The Fabarm Elos DII 28-bore is well made, fun to use and affordable, making it a good choice for anyone looking to try the challenge of shooting with a small-bore, says Michael Yardley
This month’s test looks at the Fabarm Elos DII 28-bore over-and-under imported by Anglo Italian Arms (which also brings in the Guerini brand). Built on the same action as Fabarm’s 20-bore, the DII sports 28in taper-bored barrels, a ventilated 6mm sighting rib, single selective trigger and long, ‘hyperbolic’ (HP) multichokes. It weighs in at 6lb 9oz – on the heavy side for a 28-bore but not excessively so. My preference in a 28-bore would be something just over 6lb (and around 7lb would be my ideal for a 30in 20-bore over-and-under). Many upmarket small-bores have been made too light in the past, suffering controllability issues as a result.
FABARM ELOS DII 28-BORE REVIEW
Lightweight small-bores are typically quick to start and quick to stop. The secret to shooting them is that they require more muscular effort to prevent them from moving through some targets too fast but may also need extra effort to keep the barrels swinging steadily on.
First impressions of the Fabarm are of an attractive and solidly put-together little gun with modernistic styling incorporating traditional elements too. The Elos DII has a rounded action bar and belly combined with a more angular appearance to the top and asymmetric scalloping to the rear. While not quite as low in profile as some designs, the DII manages to look smart and compact. The action shoulders are slightly bevelled with subtle linear hatching at the top of the walls contrasting with the lasered scroll and game scenes of the coin-finished body. A slim and streamlined top-lever with a small thumbpiece is still ergonomically efficient.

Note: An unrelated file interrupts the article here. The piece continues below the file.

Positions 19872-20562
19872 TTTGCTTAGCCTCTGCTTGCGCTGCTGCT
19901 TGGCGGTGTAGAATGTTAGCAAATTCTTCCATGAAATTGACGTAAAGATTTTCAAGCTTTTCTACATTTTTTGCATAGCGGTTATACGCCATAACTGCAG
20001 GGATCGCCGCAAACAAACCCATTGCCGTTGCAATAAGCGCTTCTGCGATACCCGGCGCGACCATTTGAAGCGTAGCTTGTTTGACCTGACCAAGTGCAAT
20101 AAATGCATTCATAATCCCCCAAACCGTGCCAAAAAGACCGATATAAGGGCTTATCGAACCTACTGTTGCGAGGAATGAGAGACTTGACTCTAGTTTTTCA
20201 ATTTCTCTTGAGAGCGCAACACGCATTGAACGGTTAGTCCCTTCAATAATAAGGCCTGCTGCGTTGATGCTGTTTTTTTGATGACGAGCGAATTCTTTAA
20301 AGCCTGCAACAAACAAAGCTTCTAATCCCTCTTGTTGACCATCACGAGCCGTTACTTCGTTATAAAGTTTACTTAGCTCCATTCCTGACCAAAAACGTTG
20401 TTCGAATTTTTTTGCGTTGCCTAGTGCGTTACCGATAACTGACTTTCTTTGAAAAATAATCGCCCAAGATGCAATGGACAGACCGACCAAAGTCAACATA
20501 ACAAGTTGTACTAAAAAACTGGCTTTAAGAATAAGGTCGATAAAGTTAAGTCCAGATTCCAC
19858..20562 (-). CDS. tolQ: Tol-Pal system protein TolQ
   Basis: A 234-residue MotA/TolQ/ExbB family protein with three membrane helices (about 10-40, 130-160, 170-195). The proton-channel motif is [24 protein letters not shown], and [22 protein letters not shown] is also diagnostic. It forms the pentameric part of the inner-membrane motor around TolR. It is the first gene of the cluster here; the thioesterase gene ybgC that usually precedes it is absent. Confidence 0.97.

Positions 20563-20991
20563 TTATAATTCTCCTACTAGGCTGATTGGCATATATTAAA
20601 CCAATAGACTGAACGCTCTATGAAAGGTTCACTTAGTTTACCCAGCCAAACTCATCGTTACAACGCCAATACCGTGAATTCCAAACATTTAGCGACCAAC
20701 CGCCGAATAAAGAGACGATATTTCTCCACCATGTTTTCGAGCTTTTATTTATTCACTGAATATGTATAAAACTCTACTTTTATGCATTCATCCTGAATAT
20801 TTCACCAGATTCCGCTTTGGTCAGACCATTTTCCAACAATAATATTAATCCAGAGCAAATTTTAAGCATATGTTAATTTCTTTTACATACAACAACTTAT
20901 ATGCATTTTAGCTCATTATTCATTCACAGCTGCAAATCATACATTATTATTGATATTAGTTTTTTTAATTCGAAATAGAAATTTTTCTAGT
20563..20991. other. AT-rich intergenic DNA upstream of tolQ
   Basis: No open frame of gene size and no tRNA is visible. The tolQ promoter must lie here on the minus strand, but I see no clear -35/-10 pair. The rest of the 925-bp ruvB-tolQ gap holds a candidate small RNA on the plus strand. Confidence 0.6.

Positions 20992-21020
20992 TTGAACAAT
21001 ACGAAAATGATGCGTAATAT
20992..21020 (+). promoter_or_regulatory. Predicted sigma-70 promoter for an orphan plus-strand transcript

The monobloc barrels here are particularly interesting. Chambered at 2¾in (70mm) and steel shot proofed, they are what Fabarm calls ‘Tribored’. This is the gunmaker’s trademark term for a stepped back-bore constricting towards the muzzles. Taper-boring has been around almost as long as shotguns, but Fabarm’s development of it intrigues. The company claims there are pattern benefits (and I have no reason to doubt this, having always liked back-bored competition guns). They take back-boring a stage further by combining it with taper, claiming this improves pellet penetration. This assertion is credible. Fabarm explains the system thus: ‘The Tribore barrel is the concrete application of the Venturi principle… reducing the diameter of a tube with fluid in movement inside automatically [increases] the speed.’
Fabarm also adds its unusually profiled HP multichokes to the package, replacing the normal straight conic section with a gently curved one. There is a practical consequence as Tribored guns may use steel shot through to full choke (the advantage may be largely academic because steel – when available in 28-bore – performs best with less constriction).